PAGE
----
I wonder if all the research in pinning down what art sells better than other makes sense.

I sometimes get questions from gallery visitors.
“What kind of work is in vogue these days?” Or “What trends do you tend to sell the most?” And so on. I have a hard time answering such questions. To be honest, the people who come to the gallery have a wide range of tastes and preferences and it’s not easy to satisfy them.
Philip Hooke, who has worked for many years with both Sotheby’s and Christie’s, the two biggest auction houses in the world.
He says that animal paintings, for example, are very popular at all times and the more animals there are in a piece, the higher the price.
In terms of color, the presence or absence of red in a work of art also makes a big difference to the price of the work.
By far the least popular color is said to be ochre, so for the artists in our gallery, “Ochre is a dangerous color!” And by all means, I would urge you to evoke it.
It may go without saying, but a smile seems to be the first requirement when it comes to portraying people. I’d like to preface this by saying that we also have works in our gallery that deal with animals.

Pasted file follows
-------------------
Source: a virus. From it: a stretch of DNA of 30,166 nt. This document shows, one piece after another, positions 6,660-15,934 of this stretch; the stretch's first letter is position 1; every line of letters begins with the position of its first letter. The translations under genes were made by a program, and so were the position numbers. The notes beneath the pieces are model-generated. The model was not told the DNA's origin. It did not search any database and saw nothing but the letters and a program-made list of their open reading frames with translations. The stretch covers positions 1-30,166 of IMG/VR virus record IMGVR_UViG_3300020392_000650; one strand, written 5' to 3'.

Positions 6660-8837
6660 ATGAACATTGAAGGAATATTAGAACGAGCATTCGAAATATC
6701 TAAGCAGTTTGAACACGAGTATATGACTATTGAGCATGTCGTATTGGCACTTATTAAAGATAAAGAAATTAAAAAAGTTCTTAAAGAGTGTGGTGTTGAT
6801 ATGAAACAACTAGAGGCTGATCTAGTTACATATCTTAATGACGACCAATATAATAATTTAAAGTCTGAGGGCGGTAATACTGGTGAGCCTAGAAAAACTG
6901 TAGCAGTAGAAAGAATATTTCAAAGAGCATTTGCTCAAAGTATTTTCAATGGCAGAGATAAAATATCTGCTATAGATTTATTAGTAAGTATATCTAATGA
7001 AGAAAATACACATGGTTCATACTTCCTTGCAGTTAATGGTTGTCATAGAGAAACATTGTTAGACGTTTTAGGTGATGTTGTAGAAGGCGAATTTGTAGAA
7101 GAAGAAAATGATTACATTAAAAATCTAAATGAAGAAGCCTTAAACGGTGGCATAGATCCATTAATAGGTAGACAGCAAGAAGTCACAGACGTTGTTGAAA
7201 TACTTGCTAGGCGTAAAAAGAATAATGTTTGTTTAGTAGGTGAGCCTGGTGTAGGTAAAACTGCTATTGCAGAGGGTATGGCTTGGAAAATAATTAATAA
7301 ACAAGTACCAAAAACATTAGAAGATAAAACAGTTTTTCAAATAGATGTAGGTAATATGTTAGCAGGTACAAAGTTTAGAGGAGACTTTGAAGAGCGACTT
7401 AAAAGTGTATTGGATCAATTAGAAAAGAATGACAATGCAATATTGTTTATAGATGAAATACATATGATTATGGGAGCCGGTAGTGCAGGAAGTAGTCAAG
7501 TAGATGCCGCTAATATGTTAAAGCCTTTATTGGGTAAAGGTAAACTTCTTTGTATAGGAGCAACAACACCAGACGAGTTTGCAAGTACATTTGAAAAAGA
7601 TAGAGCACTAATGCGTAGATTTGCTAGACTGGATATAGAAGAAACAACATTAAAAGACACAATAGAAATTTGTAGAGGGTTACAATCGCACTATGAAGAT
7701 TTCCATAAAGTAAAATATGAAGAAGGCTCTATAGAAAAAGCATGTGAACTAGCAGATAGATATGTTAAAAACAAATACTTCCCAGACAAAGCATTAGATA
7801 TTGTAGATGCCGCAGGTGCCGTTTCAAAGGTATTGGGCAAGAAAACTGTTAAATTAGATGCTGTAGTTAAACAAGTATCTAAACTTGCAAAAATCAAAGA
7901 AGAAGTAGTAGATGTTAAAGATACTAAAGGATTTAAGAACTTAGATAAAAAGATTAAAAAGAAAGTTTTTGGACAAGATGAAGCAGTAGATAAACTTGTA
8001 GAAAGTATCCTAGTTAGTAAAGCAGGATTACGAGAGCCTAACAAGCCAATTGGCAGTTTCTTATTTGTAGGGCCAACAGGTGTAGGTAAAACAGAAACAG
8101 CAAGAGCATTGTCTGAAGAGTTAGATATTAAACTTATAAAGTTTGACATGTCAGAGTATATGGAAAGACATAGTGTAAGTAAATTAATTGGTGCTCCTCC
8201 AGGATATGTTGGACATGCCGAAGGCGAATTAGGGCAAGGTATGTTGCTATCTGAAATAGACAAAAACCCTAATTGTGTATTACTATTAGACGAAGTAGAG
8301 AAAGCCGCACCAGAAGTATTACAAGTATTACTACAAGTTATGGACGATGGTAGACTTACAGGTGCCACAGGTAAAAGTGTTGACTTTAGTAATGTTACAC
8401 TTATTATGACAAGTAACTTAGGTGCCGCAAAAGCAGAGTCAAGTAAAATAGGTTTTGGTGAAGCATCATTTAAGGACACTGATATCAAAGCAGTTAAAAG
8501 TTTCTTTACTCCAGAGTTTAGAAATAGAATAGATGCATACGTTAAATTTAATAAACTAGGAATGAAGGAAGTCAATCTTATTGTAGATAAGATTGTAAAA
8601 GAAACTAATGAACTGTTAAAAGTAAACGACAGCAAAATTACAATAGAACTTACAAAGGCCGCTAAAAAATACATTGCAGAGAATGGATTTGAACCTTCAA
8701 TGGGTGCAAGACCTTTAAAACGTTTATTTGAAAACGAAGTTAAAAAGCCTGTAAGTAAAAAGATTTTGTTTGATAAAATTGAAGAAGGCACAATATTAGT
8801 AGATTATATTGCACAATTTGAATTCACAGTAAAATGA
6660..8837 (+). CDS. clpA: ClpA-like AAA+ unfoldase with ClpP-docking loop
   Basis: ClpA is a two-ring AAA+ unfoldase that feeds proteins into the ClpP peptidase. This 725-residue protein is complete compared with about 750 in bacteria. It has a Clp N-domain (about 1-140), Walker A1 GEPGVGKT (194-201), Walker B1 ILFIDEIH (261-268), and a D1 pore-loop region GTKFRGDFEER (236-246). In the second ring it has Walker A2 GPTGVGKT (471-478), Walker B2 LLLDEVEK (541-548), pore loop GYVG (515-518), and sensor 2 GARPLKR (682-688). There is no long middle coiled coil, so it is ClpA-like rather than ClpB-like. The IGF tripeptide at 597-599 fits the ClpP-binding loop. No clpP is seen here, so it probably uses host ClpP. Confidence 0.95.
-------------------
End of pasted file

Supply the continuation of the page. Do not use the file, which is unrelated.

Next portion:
It is a glass polar bear by Japanese artist Yu Uchida.
Moreover, there are two bears in the work, which, judging from Hooke’s statistics, should make it even more popular.
Moreover, the red color is included in the work, and this white bear is all smiles.
In other words, in the opinion of the auction house experts, it should be an undisputed favorite!
Oh yes, there was another factor to remember.
In the case of Japanese contemporary art, the context of a work of art is inevitably essential to its popularity, and in fact, Yu Uchida has answered this question to a tee.
The pop polar bear that makes the viewer smile is actually a representation of a polar bear on the brink of survival, and a scathing criticism of the self-centered, opportunistic way of life that we humans can only lead. Their populations are declining dramatically as global warming narrows the area in which they can survive.
If you look closely at the work, you will see that the polar bear’s feet have already dissolved.
Who would not be distressed to see him smiling at us, even though he himself is melting away?
What do you think? I hope this has given you a nudge to buy.